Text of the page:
Of course, you may be wondering if PK was making this all up. It's a fair question. Unfortunately, we saw K in action on Remembrance Day. PK's school had an in-class observation, whereby parents are invited (in small batches) to watch their kids at work for 30 minutes or so. On the day of our observation, PK was working on a puzzle with gal-pal R. We really like R. She's an older girl, is nice to PK, and according to PK's teacher, is a very good influence on her. A+ in my book. While PK and R were working on their puzzle, K lingered around. She was up to no good. She looked like she wanted to disrupt the peace. During the entire time we were there, K didn't do any work of her own. Instead, she walked around the classroom, looking for trouble. She didn't get into any trouble while we were there, but boy, was she itching to do something. After our observation, we talked to PK's teacher. We were obviously concerned about what we had seen and what PK had told us, so we wanted to make sure that her teachers were aware too.
It seems that our concerns were definitely valid, as the teacher told me that the dark side of K's personality has reared its ugly head in the past several weeks. She also told us that PK has complained to them about K's behavior, which is good. K, of course, denies any wrongdoing, but fortunately the teachers are savvy and experienced enough to call BS on that one, and they let K know it. On their part, the teachers will continue to keep an eye on the PK/K relationship, and mitigate the situation as much as possible. They continue to encourage PK to report any of K's bad behavior, which PK does.
For our part, we also encourage PK to report any of K's misdemeanors to her teachers. I am also trying to explain to her that real friends aren't mean and don't hit you. I went through the list of PK's friends and told her how they're nice to her and don't hit her. I also told her that if K continues to behave this way, that PK should tell K that she is being mean and that PK doesn't want to be her friend anymore.
I think it may have started to sink in. We haven't heard as many bad stories about K lately, as PK has been spending more time with R and another little girl in her class, S. PK's teachers have told me that that this is making K feel very left out. She hasn't acted out as a result quite yet, but who knows. A storm may be a-brewing. I should feel sorry for K. It sucks to be left out. I was never popular growing up, and I was always left out. Always the third wheel. I was a shy, obnoxious, know-it-all kid, so I kind of get why the other kids didn't really take to me. But at least I wasn't a mean or violent kid. When it comes to K, however, my first thought is, "I'm glad that you're feeling the sting of your actions. You little b*tch. Leave my kid alone."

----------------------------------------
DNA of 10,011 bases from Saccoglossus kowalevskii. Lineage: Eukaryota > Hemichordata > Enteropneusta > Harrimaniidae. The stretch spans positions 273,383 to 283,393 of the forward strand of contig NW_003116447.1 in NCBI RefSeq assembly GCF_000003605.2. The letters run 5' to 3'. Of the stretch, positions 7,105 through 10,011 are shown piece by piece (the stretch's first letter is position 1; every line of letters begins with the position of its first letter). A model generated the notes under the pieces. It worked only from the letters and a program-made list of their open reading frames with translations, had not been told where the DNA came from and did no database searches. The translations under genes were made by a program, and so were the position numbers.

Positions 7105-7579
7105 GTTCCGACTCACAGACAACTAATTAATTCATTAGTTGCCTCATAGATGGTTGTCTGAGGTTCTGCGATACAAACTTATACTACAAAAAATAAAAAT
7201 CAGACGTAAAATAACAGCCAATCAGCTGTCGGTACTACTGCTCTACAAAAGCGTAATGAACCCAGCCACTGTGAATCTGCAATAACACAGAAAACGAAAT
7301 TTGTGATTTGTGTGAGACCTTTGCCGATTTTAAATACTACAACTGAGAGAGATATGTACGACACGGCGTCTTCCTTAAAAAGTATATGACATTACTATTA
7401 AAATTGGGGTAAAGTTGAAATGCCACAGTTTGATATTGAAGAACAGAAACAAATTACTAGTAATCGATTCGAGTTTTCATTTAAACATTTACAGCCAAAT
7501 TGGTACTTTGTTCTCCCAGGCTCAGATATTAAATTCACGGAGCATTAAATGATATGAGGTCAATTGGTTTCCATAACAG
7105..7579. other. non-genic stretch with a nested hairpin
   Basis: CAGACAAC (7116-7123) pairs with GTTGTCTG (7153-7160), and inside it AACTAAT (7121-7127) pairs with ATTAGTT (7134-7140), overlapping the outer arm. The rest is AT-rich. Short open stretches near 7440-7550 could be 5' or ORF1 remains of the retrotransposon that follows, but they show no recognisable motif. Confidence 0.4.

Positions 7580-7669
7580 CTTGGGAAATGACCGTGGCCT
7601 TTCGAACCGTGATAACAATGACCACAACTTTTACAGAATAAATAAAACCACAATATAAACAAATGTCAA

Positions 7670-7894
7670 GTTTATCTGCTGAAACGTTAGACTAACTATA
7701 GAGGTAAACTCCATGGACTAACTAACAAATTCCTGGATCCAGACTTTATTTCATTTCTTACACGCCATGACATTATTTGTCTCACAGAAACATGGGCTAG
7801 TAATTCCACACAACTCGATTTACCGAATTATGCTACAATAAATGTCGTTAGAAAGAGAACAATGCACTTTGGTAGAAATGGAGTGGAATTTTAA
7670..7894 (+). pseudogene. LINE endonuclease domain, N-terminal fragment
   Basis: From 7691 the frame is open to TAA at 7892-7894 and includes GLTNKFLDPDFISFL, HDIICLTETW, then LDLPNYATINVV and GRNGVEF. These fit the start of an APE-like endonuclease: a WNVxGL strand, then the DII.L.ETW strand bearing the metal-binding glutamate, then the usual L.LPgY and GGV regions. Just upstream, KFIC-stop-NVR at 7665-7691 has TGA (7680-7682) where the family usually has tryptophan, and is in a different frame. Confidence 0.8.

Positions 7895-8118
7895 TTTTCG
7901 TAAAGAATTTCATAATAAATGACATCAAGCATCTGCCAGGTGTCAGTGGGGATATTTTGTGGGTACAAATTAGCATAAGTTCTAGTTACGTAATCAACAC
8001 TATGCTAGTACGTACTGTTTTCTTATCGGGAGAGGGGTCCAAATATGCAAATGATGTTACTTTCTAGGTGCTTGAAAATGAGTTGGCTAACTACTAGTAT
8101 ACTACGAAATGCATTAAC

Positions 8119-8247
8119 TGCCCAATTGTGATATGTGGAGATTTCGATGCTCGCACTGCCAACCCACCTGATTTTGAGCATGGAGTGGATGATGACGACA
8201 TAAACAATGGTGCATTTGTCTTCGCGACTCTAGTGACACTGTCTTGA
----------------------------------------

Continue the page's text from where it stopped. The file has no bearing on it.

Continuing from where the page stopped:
But alas, the plot thickens. A couple of days ago, I got the invitation to K's birthday party, which
is taking place on New Year's Eve. I had already expected an invite,
since K's mom had mentioned it to us over Thanksgiving weekend. At that
time, we had told her that we were coming. But that was before we knew
that K was a she-devil. We are most definitely NOT going to be attending
that party. But we have to deal with this situation delicately,
because, in spite of K's bad behavior, I have a feeling that PK would be
crushed if we told her that she isn't going to K's party. I haven't
told PK about the invite yet, and I hope that I can go as long as
possible about disclosing this information to her. To be honest, this is uncharted territory for us. What would you do?